Chapter II: The Years Before the Department

  The lack of any significant fire equipment and any organization became acutely evident on the night of October 19, 1886. As reported in the news:

“Last Tuesday evening, between the hours of 8 and 9 o’clock, fire broke out in Borwell’s meat market on Burlington avenue, and in an almost incredible short space of time the entire building was in flames.” The buildingswere a mix of business and residential, all owned by founder and prominent local businessman, F. D. Cossitt. The wood frame construction contributed to the quick spread. The progress of the fire and the efforts to stop the progress of the blaze is described in the continuing article “The building next West, occupied by Chas. Rivers as a barber shop, also caught fire, as did that on the East, occupied by Charles Thornton as a dwelling, and police magistrate’s office. It was seen that neither of these buildings could be saved, and all turned in and emptied the buildings of their contents. The next building, West of the barber shop was a small one occupied by C. W. Richmond as a real estate office. This building was torn down in the hope that W. La Berge’s shoe store might be saved, but this building was also burned. Next came O. K. Backers upholstering establishment. This building was also torn down, the idea being to save John Blaser’s hardware store, adjoining. This was successful and the fire was checked.”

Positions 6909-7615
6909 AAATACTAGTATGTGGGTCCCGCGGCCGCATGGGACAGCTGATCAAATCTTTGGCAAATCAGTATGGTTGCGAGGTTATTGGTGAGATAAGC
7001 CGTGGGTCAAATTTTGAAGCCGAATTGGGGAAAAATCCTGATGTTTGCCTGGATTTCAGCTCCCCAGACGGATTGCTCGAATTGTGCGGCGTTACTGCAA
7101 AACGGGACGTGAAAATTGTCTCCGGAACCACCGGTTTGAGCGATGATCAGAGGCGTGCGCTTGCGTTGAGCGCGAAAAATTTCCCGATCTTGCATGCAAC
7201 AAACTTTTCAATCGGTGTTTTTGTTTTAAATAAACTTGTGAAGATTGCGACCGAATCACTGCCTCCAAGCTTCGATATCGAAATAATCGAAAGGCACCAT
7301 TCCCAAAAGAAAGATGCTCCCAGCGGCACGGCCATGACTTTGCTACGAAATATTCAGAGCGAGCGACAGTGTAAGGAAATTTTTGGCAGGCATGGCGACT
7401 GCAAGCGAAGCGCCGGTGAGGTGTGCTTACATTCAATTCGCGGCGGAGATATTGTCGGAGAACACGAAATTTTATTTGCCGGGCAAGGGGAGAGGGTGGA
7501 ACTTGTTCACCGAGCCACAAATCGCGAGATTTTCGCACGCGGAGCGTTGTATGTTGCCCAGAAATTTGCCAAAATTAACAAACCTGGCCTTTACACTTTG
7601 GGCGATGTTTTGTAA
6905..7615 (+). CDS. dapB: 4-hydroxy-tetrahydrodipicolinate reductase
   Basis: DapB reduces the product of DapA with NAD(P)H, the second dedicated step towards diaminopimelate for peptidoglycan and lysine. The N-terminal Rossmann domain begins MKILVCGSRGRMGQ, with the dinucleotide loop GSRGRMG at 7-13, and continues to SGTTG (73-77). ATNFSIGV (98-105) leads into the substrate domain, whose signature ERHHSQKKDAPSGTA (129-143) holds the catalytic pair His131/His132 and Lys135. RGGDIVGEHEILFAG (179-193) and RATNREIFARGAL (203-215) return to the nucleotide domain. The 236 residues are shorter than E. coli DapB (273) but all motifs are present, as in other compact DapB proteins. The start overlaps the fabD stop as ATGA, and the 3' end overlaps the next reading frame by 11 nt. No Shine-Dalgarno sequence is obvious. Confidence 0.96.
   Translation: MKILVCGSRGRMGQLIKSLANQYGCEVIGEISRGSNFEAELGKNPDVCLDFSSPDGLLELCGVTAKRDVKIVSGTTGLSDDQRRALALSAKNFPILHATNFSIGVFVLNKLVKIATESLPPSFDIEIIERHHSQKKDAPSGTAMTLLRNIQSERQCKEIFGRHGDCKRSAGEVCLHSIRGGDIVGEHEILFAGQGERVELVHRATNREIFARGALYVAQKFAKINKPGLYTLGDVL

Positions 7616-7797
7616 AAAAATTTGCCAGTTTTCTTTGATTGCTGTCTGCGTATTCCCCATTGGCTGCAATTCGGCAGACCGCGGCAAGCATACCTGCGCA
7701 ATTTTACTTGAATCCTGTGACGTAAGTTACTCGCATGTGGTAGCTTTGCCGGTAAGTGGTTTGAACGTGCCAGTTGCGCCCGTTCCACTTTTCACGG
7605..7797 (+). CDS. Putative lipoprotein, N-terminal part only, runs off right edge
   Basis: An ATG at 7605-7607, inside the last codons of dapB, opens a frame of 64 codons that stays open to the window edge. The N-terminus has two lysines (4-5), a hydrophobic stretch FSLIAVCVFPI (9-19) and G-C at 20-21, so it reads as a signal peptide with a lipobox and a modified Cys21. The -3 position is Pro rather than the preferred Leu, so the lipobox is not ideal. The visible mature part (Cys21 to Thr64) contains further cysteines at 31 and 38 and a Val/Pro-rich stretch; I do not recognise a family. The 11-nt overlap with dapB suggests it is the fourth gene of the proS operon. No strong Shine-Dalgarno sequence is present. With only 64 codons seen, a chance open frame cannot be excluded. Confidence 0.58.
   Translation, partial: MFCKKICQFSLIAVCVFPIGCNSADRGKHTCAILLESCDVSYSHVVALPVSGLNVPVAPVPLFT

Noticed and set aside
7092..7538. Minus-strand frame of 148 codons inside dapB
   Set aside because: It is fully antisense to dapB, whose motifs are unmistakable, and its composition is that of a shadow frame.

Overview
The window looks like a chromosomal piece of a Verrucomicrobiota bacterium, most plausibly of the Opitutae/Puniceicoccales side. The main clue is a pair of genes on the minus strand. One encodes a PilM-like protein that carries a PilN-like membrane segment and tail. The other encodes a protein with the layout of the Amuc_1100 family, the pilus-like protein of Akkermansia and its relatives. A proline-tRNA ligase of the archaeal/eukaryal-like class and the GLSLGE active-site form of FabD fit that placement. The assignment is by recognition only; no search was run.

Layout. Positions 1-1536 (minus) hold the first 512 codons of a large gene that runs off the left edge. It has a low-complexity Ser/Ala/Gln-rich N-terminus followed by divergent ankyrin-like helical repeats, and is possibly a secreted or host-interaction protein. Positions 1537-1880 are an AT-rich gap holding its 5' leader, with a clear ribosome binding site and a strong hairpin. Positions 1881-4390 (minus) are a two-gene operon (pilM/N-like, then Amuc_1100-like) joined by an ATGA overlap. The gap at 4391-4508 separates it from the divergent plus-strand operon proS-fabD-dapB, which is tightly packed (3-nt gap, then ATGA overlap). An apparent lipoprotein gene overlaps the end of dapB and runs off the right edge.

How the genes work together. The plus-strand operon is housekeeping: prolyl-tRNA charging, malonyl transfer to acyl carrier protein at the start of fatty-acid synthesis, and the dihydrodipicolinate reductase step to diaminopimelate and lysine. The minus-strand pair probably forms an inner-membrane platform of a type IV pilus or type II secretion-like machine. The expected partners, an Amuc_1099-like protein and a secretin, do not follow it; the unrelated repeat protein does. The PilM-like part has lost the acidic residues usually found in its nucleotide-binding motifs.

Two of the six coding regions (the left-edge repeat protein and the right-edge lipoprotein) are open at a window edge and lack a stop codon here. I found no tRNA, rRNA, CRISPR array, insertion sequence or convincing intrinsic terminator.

The total loss in buildings and goods was estimated to exceed $10,000 ($271,000 in 2016). Several of the businessmen were back in business at new location in less than 5 days, but at least one owner, Mr. Backer, the upholsterer stated he had not the means to reopen his business, at least to some degree as a result of suffering the same fate previously when the Leber building at Stone Avenue had burned the previous spring. Cossitt surveyed the damage and planned to begin rebuilding immediately, this time of brick or stone.   

Excerpt From "Steel Men and Wooden Ladders"

Steel Men and Wooden Ladders